Thursday, June 16, 2022

Day 8 – The Royal Geographic Society Library and Archives

We returned to the South Kensington part of London on Monday to visit the Royal Geographic Society Library and Archive (see website). Its headquarters are in a listed building, which means it is of special architectural or historic interest considered to be of national importance and thus worth protecting.
Stanley's and Livingstone's hats
There are meeting rooms and a fairly new theatre/lecture hall, all near the library. The idea for the Society began in 1830 when it evolved from a gentleman’s club, the Rally Travelers, a group of men who wanted to advance geographical science and exploration. Our host librarian, Eugene Ray, explained that these founders wanted to sponsor and carry out expeditions to places not mapped by Europeans. As the Society gained influence, it was also able to create an academic discipline for geography, with departments and professorships.
An illustration of the famous meeting
Eugene had assembled an impressive array of items from the library’s collection to show us on a large table, impeccably labeled, while the exterior of the room was decorated by somber but imposing buts of explorers (Dr. Livingstone, I presume? and others). The library itself holds 2 million items, most of which are maps. The most interesting are unpublished sketches by some of the luminary explorers of the past or famous travelers such as Gertrude Bell. There are half a million photos and paintings, 150,000 books, and the rest are periodicals and artifacts, including scientific instruments, which when new and cutting edge, could be borrowed.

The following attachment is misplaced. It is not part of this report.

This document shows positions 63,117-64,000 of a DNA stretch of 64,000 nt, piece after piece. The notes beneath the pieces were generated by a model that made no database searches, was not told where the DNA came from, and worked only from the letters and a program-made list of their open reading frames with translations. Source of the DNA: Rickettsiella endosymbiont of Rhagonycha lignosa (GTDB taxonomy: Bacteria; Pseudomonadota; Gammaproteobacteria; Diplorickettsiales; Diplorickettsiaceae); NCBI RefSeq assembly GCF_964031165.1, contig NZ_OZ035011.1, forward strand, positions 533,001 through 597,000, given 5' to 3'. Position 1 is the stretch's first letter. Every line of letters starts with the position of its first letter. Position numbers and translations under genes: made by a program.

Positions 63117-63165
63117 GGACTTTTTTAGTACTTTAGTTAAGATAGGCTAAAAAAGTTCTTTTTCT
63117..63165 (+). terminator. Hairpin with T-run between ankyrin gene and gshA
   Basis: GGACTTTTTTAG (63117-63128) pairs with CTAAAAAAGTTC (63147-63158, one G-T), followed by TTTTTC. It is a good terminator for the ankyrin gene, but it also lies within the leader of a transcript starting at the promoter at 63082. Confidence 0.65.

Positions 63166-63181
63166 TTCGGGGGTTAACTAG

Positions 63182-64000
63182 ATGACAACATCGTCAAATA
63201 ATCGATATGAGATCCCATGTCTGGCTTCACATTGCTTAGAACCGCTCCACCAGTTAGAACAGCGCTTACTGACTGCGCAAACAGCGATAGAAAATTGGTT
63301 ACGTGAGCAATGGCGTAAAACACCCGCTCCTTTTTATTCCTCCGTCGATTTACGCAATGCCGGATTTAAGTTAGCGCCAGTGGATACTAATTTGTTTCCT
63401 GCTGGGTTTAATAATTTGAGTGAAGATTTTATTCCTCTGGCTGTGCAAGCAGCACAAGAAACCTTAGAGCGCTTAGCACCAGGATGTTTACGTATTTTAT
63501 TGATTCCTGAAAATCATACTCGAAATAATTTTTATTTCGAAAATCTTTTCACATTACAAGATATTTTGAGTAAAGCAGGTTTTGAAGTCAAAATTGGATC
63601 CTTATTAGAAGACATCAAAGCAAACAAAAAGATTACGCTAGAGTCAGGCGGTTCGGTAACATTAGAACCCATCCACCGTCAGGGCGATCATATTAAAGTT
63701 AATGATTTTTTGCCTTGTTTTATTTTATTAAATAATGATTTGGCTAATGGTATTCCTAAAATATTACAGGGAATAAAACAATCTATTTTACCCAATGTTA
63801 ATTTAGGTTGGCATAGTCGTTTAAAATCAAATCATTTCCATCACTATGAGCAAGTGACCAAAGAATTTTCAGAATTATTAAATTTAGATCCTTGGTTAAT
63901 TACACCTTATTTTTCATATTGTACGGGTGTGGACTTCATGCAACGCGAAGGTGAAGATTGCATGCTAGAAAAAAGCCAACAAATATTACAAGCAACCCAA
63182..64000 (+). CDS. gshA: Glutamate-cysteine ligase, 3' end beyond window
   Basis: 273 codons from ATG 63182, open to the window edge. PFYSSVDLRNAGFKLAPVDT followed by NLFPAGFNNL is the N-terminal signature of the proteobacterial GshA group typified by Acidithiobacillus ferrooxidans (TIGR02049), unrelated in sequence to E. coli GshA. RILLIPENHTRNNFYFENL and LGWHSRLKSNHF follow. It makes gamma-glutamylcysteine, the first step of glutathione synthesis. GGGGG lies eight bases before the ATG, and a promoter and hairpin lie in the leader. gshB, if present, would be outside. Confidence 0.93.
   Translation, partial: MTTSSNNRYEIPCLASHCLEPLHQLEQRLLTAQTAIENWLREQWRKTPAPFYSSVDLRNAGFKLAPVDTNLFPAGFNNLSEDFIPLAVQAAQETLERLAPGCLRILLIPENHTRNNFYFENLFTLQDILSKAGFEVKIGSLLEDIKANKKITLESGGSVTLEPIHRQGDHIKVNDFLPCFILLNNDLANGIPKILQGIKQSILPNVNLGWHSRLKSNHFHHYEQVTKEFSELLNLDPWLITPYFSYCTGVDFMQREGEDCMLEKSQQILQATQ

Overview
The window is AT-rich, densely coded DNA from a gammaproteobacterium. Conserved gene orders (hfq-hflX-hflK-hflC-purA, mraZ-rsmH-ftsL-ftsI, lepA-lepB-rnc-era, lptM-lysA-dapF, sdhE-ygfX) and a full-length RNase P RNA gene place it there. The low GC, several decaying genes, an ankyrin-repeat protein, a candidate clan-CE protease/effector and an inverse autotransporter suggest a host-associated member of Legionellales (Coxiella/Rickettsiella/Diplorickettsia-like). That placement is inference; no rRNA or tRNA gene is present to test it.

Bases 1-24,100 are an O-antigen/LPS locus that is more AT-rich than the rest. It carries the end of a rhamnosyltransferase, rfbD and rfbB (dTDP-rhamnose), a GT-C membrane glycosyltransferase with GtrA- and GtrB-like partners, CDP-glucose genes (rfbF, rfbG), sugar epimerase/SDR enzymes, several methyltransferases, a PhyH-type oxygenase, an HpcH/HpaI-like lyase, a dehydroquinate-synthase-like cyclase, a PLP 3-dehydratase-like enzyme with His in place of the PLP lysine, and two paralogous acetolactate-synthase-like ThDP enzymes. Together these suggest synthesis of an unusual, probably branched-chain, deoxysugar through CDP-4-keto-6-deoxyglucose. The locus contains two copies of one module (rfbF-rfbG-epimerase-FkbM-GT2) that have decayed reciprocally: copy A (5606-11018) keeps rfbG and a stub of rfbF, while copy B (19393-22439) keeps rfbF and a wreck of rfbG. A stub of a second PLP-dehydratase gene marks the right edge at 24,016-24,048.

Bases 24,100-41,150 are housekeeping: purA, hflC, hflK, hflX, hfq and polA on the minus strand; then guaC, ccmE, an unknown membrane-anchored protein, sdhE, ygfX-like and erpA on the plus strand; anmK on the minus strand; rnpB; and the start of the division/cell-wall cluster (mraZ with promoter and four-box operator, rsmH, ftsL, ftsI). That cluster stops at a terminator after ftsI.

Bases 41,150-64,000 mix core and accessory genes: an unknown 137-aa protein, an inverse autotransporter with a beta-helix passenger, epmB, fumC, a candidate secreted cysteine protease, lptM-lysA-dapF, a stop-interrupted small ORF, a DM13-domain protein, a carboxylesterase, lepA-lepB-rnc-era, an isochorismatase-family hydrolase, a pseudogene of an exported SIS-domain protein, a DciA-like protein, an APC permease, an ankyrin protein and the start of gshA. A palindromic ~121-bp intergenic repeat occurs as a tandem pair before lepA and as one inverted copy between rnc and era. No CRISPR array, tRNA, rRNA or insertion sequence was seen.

Eugene turned out to be a master storyteller, using the items on the table to tell us the story of historic explorations, some familiar and some not. We were fascinated by the story of Rear-Admiral Sir John Franklin, a British Royal Navy officer and Arctic explorer, who survived the Napoleonic wars and the War of 1812, as well as two expeditions to the Canadian Arctic, only to have his ships frozen off King William Island where he died in 1847. His father was a merchant but as one of twelve children, he turned to the navy to make a living. When he failed to return from his third expedition after two years, his wife, Lady Jane Franklin, persuaded the Admiralty to order a £20,000 reward. Unfortunately, no one from his party survived, due to factors such as lead poisoning in the food they had brought, weather conditions, and perhaps cannibalism. Franklin was remembered as a hero, despite leading his crew to their deaths, and there is a memorial to him at Westminster Abbey. The reward was claimed by the man who found his body.
Shackleton drew a map on a menu
As Eugene dramatically described the search for the Nile, we were in awe at seeing the very hats worn by Henry Morton Stanley and David Livingstone when they met near Lake Tanganyika in 1871. The other item that most impressed me was Ernest Shackleton’s balaclava, made by Burberry, which got its start as an outdoor clothing company. Looking at these brave men, driven by a fascination for exploration I do not understand, I couldn’t help thinking how much modern clothing and boots would have improved the effectiveness of their travels by enabling them to endure extreme weather conditions.